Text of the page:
The spouse’s Chevy S-10 has had the service engine light on for months. One of those silly emissions-related things that cost a fortune to fix and seem designed more to support the repair industry artificially than to be necessary to us proles. At least, that’s what my nephew’s device for speaking to car computers said, and that’s usually what it is. $500 for… being able to get a valid inspection sticker for a car that has no other symptoms than conspiring to make you fail an arbitrary regulatory hurdle.
Anyway, the sticker expired at the end of September. Money was tight even to spend $29 on inspection, so you can imagine what the extortive repair would mean. I finally took it today.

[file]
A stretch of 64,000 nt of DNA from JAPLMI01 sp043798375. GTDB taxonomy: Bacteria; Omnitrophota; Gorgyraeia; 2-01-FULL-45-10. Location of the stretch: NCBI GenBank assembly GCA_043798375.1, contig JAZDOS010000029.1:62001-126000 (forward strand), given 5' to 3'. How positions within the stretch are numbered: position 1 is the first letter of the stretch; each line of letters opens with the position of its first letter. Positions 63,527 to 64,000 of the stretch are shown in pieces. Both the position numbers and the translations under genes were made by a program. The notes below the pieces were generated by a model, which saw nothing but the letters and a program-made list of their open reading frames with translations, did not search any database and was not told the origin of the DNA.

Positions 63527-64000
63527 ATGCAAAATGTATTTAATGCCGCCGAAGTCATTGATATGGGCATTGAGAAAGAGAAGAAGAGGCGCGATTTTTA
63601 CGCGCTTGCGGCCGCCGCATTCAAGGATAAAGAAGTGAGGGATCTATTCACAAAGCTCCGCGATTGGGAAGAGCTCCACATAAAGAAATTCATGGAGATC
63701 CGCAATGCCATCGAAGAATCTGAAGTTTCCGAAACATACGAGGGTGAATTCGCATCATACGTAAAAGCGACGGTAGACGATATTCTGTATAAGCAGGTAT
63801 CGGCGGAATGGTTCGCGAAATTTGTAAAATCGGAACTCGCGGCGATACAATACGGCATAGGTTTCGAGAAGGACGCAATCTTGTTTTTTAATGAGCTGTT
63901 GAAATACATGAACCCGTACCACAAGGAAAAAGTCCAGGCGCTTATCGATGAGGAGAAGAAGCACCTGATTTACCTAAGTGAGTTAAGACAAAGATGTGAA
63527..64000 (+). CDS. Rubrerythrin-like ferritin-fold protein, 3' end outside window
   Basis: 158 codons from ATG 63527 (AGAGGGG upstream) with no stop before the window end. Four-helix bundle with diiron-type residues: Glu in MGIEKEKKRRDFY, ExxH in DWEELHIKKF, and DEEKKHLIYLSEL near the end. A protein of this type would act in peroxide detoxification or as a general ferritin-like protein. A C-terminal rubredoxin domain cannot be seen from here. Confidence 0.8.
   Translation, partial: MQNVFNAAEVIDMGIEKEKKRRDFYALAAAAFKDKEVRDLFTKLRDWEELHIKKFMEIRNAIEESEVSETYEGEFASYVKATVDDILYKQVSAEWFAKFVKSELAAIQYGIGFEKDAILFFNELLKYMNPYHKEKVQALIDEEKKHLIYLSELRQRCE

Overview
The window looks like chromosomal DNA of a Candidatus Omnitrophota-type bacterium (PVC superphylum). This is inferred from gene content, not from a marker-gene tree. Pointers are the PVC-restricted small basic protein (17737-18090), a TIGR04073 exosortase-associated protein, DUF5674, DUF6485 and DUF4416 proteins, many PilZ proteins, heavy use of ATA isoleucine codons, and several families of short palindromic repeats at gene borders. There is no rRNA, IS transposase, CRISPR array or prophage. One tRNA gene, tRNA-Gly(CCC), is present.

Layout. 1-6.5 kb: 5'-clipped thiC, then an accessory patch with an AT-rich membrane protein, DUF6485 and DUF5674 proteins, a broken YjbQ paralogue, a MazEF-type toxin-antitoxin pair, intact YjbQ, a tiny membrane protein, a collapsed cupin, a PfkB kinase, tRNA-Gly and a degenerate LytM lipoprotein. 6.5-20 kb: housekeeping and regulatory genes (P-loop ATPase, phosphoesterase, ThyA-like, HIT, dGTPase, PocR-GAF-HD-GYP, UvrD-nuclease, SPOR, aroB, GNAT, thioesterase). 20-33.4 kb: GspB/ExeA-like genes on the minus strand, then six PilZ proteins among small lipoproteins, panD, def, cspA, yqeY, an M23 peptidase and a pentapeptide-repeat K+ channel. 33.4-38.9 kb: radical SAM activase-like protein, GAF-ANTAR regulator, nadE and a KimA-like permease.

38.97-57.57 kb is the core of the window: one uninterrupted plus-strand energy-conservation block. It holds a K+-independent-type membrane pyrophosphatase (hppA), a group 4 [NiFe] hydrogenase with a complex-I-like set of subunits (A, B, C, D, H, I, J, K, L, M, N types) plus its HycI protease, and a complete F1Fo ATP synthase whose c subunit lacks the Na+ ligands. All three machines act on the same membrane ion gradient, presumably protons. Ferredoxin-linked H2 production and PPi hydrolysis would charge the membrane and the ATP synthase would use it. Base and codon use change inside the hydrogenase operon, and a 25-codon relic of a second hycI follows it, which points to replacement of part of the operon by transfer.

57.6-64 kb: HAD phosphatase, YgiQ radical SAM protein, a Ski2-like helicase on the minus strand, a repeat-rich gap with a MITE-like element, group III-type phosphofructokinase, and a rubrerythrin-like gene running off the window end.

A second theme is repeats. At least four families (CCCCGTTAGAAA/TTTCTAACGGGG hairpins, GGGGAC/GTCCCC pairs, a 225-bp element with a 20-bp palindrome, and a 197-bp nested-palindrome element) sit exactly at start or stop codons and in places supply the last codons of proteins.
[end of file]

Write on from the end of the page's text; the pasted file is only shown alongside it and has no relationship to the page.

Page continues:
I got in the truck, started it up, and… no more engine light!
I couldn’t believe my eyes.
I was worried that it somehow cleared itself, and would be in the same state clearing it electronically would create. If you use a device to clear the error electronically, the computer in the car lacks enough data for the inspection computer to say that it’s working right for emissions. You fail, and have to give it a week or so to accumulate information, then get it retested. Thus if you have a rejection sticker and repair will involve resetting it, you really should get the repair done a week or more before the deadline of the rejection sticker. Otherwise you go over, even if you didn’t want (need) to.
But no… it passed! There were no other problems, and the computers had a friendly chat that resulted in much happiness on my part. Even if there is something wrong, at least we buy time.